Miss Peabody’s Inheritance is hilarious though when the laughter fades you realise you’re left with a sad tale of a lonely spinster who gets swept along by a fictional world.
Elizabeth Jolley’s artfully constructed tale-within-a tale features Miss Peabody, a middle-aged woman who has few pleasures and no friends. She spends her days in a dreary clerical job where none of her colleagues take any notice of her and never invite her to join them for lunch. Evenings and weekends are consumed by caring for her demanding, bedridden mother.
Her only source of pleasure in life comes through her correspondence with Diana Hopewell, an Australian author of romantic fiction. Hopewell’s letters include extracts from her novel-in-progress about the zany adventures of a trio of lesbian ladies. Miss Arabella Thorne, headmistress of a boarding school and her two friends, Miss Snowdon who is a hospital matron and Miss Edgeley who works at the school, tour Europe with a hapless student in tow.
Miss Dorothy Peabody had written to Hopewell after reading her novel, Angels on Horseback, a tale of “‘beautiful young schoolgirls and their strange and wild riding lessons.” The novel brought “something exciting into my lif”’, she tells Hopewell, while “the loneliness and the harshness of the Australian countryside fitted so exactly with my own feelings …”
The novelist’s unexpected reply, asking about Peabody’s life, and beginning to tell the story of her new novel, excites Miss Peabody, particularly because her own life by comparison is so dull. She starts to create her own fictional world — inventing for example, a young lover killed in the war. Over time so enraptured is she with the escapades of these characters and with their creator, that they seem real people in her eyes.
Miss Peabody’s evenings had become another world. A world of magic and enchantment. She lived for the evenings and for the time spent with the novelist’s letters and the composing of her own replies. All the different things her mother asked for hardly mattered. The petulant voice calling down the narrow stairs could not remove the anticipation of her happiness.
What is fantasy and what is real become increasingly blurred in her mind. Towards the end of Miss Peabody’s Inheritance, Dorothy heads into London to find Miss Thorne and her entourage who are stopping off in the city to see an Oscar Wilde play. Dorothy Peabody doesn’t know the name of their hotel but she’s certain she will recognise the women if she just keeps looking. She ends up tipsily singing “I’m a little prairie flower” before wandering the streets asking complete strangers where she’ll find An Ideal Husband.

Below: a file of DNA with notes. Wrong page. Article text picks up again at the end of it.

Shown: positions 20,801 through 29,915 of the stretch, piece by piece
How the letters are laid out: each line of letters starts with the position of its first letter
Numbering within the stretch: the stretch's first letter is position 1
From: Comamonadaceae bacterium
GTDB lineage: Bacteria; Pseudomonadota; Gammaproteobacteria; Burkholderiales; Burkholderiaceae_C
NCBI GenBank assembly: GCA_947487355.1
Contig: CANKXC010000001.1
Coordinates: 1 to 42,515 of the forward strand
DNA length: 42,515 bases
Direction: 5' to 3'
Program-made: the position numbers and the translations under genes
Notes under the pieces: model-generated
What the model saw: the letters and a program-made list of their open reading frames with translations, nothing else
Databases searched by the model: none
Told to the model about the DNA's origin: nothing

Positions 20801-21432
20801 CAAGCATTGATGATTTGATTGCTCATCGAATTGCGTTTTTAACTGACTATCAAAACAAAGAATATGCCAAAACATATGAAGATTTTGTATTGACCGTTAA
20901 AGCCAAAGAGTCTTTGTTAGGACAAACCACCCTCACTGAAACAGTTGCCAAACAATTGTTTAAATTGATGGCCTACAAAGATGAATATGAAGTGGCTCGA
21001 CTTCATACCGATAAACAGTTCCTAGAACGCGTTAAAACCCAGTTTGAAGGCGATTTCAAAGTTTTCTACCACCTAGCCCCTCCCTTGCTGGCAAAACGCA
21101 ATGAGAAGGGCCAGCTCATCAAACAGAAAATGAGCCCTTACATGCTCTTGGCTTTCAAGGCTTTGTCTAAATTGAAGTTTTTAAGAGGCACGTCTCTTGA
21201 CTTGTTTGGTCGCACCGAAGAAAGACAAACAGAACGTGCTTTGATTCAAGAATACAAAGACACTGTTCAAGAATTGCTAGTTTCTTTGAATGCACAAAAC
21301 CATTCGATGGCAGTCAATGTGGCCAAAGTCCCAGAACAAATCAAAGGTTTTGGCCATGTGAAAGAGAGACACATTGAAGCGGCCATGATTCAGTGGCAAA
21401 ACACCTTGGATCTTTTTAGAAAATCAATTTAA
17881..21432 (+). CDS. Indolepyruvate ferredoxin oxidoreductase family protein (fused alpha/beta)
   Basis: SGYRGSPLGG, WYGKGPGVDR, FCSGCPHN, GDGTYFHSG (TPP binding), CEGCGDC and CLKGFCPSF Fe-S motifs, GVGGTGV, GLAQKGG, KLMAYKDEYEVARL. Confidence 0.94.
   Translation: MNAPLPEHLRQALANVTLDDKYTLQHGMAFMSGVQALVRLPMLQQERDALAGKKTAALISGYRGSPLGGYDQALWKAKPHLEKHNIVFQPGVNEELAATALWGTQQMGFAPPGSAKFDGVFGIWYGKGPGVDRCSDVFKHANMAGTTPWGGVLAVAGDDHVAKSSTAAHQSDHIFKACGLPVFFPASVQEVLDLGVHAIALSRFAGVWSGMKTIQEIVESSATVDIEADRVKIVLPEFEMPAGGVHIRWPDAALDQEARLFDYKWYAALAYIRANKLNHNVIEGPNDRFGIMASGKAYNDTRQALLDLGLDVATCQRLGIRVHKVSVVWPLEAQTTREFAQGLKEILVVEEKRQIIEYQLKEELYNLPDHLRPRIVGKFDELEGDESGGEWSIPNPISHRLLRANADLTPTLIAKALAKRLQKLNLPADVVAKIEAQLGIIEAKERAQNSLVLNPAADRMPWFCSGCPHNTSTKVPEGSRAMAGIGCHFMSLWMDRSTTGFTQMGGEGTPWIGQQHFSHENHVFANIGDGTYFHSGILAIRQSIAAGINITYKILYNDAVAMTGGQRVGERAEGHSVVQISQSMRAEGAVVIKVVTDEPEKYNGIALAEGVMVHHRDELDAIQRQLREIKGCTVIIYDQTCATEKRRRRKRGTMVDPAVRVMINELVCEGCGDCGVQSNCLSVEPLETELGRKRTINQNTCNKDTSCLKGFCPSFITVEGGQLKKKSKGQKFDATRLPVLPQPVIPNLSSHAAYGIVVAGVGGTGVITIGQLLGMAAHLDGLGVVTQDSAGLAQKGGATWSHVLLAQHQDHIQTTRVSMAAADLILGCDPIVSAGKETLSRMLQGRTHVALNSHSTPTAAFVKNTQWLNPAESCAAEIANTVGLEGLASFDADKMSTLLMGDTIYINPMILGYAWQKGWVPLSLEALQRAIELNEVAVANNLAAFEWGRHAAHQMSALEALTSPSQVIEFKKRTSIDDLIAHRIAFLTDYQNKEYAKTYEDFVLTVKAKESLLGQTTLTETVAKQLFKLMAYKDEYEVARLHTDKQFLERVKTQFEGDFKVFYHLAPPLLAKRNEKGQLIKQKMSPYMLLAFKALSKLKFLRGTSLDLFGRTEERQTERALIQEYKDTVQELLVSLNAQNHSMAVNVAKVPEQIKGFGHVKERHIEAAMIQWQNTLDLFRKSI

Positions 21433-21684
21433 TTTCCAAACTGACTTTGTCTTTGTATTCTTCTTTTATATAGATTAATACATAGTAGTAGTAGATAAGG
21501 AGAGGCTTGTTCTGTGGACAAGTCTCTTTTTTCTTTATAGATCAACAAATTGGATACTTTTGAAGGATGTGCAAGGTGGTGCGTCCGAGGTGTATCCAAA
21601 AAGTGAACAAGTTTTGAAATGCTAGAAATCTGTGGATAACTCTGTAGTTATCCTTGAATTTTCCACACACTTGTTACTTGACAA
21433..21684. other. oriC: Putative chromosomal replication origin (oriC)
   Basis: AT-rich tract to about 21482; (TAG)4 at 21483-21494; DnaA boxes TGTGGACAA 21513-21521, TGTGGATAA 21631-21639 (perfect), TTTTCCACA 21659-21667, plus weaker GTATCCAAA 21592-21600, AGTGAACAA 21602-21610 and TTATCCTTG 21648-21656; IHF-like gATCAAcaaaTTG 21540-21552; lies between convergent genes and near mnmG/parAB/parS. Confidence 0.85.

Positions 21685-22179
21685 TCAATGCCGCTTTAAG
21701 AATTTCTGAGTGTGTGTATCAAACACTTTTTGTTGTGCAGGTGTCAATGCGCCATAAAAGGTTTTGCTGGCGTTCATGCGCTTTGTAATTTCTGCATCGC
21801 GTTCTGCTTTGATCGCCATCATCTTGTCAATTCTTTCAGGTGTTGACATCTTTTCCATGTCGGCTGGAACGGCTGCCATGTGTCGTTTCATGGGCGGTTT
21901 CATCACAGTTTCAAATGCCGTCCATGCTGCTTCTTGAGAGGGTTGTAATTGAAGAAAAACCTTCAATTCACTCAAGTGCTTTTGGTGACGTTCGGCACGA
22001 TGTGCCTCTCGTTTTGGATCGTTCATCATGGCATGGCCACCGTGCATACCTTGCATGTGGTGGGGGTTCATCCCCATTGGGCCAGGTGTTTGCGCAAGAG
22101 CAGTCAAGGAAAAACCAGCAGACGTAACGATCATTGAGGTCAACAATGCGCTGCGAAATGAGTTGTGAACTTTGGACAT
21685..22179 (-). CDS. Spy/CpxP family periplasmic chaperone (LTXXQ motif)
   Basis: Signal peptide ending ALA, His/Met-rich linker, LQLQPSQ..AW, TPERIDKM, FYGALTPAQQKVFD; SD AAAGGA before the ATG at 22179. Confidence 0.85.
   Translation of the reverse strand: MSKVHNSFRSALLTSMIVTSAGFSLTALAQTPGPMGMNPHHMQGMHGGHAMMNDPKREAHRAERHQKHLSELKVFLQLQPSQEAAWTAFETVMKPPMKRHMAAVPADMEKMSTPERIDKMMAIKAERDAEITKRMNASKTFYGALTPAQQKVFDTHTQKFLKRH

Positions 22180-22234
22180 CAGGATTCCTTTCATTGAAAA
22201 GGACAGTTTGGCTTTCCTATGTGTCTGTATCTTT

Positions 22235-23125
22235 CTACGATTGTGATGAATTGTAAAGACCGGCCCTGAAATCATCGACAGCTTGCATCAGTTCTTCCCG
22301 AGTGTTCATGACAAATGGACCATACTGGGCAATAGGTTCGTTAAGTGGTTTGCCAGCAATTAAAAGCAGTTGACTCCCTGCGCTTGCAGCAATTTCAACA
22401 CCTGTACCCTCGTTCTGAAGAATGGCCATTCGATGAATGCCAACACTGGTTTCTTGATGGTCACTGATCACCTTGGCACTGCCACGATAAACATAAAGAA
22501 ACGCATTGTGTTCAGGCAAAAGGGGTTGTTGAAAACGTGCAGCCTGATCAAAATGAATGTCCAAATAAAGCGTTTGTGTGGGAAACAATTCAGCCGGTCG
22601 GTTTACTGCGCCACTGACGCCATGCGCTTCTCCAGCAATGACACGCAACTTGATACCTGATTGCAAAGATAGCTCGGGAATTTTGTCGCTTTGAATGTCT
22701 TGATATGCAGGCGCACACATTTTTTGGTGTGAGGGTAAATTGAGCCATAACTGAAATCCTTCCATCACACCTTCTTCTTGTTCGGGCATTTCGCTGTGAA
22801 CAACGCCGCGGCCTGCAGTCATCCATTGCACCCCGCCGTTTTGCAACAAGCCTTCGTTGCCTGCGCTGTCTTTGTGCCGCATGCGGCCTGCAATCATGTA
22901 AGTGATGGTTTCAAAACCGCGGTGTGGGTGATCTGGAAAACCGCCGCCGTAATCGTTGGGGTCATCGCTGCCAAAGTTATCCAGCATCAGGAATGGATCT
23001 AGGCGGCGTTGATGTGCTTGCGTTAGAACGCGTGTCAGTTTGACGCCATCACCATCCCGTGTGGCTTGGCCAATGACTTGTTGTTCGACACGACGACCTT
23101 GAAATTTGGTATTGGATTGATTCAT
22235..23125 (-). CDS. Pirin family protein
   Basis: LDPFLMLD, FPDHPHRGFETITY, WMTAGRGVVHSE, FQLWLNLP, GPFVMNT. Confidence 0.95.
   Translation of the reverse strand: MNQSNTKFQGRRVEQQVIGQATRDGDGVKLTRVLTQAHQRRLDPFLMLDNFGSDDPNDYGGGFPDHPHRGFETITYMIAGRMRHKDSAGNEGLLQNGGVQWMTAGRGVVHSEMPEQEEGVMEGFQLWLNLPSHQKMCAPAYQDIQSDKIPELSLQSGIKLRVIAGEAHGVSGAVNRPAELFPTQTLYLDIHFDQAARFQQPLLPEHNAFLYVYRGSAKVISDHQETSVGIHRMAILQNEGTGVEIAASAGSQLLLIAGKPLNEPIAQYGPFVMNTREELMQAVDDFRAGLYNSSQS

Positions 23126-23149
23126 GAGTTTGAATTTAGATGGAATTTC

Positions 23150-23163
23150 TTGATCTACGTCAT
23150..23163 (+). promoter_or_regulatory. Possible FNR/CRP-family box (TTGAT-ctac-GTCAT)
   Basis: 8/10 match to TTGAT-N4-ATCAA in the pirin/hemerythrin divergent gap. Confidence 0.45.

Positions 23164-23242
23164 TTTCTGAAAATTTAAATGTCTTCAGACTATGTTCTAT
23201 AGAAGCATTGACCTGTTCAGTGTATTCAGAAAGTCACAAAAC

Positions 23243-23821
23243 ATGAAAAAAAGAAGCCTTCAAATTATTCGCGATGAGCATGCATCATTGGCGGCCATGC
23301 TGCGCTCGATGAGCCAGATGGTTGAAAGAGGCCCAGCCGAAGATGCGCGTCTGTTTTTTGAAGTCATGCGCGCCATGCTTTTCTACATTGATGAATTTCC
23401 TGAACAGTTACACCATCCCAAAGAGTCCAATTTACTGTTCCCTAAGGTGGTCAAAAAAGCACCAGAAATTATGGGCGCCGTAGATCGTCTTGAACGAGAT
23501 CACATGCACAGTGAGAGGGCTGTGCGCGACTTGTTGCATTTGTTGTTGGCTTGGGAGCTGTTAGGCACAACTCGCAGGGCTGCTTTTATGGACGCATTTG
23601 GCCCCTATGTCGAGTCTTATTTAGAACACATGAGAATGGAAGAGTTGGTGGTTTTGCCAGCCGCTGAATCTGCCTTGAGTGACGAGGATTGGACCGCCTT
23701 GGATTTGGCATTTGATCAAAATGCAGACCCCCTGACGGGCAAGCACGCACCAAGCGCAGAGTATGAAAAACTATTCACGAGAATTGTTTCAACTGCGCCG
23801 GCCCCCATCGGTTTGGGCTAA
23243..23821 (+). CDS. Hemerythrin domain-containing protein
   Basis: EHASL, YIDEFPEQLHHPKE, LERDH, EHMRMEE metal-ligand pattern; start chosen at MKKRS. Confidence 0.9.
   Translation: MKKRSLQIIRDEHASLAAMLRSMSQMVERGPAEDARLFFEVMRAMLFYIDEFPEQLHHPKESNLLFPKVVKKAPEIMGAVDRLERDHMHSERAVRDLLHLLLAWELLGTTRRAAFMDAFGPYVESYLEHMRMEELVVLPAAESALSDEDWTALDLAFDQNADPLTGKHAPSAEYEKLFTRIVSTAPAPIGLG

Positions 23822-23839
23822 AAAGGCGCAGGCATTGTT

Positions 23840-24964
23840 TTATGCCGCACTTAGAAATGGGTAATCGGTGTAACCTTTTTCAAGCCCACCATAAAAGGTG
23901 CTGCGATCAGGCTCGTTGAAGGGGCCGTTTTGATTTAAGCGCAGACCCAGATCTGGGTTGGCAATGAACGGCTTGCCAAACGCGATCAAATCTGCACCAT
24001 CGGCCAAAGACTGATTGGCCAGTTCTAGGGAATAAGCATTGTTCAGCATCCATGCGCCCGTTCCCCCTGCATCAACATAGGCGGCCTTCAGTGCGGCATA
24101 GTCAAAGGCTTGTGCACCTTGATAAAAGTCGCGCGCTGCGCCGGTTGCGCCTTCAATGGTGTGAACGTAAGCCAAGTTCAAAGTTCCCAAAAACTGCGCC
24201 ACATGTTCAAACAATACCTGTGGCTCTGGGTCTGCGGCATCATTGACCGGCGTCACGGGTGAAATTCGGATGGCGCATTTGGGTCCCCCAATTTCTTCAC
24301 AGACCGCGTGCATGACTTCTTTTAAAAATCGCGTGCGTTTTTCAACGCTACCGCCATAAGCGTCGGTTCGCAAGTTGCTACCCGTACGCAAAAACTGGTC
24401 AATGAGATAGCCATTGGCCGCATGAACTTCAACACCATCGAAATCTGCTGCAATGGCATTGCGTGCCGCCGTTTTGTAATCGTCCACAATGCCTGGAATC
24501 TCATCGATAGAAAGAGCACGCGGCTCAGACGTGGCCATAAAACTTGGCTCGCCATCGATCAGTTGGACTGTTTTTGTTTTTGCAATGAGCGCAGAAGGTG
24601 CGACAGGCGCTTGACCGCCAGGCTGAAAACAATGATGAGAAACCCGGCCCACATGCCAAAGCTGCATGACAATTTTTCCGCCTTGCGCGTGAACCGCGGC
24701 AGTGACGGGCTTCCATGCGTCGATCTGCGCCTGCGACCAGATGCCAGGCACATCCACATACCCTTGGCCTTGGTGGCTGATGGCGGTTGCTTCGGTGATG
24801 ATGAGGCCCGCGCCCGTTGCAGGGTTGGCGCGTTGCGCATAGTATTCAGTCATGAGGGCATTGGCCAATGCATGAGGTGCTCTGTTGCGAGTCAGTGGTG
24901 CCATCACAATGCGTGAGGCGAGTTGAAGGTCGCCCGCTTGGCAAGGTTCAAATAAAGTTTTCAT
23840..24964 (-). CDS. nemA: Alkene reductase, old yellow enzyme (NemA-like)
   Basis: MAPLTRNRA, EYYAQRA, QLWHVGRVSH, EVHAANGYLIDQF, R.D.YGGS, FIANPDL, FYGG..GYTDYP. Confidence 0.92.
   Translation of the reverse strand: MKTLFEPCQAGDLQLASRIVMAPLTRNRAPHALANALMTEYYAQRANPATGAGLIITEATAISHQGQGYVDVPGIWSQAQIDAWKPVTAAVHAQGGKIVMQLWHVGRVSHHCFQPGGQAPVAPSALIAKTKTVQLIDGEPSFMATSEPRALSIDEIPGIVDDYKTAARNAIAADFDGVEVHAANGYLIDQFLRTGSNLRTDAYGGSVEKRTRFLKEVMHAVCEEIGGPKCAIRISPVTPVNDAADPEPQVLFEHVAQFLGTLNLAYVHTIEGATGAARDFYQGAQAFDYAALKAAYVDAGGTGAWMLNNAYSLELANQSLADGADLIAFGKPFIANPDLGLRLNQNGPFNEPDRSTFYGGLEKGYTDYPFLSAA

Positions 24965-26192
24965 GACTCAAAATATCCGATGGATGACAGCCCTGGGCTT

Dorothy Peabody and Arabella Thorne are both tremendous characters.
The former is a touchingly inept woman whose limited knowledge of real life is broadened through her correspondence with Diana. She’s puzzled by the sleeping arrangements of the three women in Diana’s novel and strange references to a water fight in the shower but yet finds the information. More titillation follows when she reads that Miss Snowdon had once written a paper called The Forgotten Placenta and Miss Thorne is thinking of organising a lecture for her pupils (her “gels”) entitled Chasing the Orgasm: How When and Where.
Miss Thorne is a deliciously over-the top figure reminiscent in many ways of those jolly hockey-sticks women often found in old boarding school stories, enthusiastically throwing herself into every aspect of school and cultural life. She considers herself to be a mentor for her pupils, seeking to initiate them into the finer points of European culture, and especially her beloved Wagner.
All very laudable but there’s an unpleasant streak in her character that gets revealed during the trip to Europe. She leaves the nervy Miss Edgely stranded at a railway platform and then shows a lascivious interest in Gwendoline Manners, one of her pupils. Miss Snowdon it seems has an entirely different kind of education in mind one night in the hotel.
As a comedy of women’s lives and friendships, Miss Peabody’s Inheritance is highly entertaining. What makes this novel even more enjoyable is its metafictional element. Diana Hopewell frequently interrupts her narrative about Miss Thorne’s outrageous and ludicrous adventures in Europe to explain the story and the process of writing fiction.
In one of her first letters to Miss Peabody she feels it necessary to clarify her characters’ mode of speech:
‘Oh Super! Prickles!’ Miss Snowdon often adopts schoolgirl language when she is with Miss Thorne. (Normally Snowdon speaks in a kind of medical jargon and you will notice that she and Thorne say ‘gel’ and ‘orf’ instead of ‘girl’ and ‘off’, it’s an affectation but I don’t think they are aware of this themselves, Excuse the brackets.)
Later she shares some insight on how she uses different colour inks and paper to keep track of each of her characters and her concern that she is using too many cliches. She also expounds on the women’s natures and what they are thinking, as if she can’t rely on Dorothy Peabody to understand this for herself.
I think Thorne is selfishly enjoying the prospect of Gwendoline in Europe and Edgely, perceiving this, is madly jealous. For all Edgely being insignificant and small brained she does have her human feelings and needs, and in the novel, these must be respected.
You have to keep your wits about you when reading this novel for it jumps about from Miss Peabody’s story to Miss Thorne’s story and to Hopewell’s commentary rather rapidly. But it makes it all the more fun. I’ve now read it twice and enjoyed it just as much the second time around.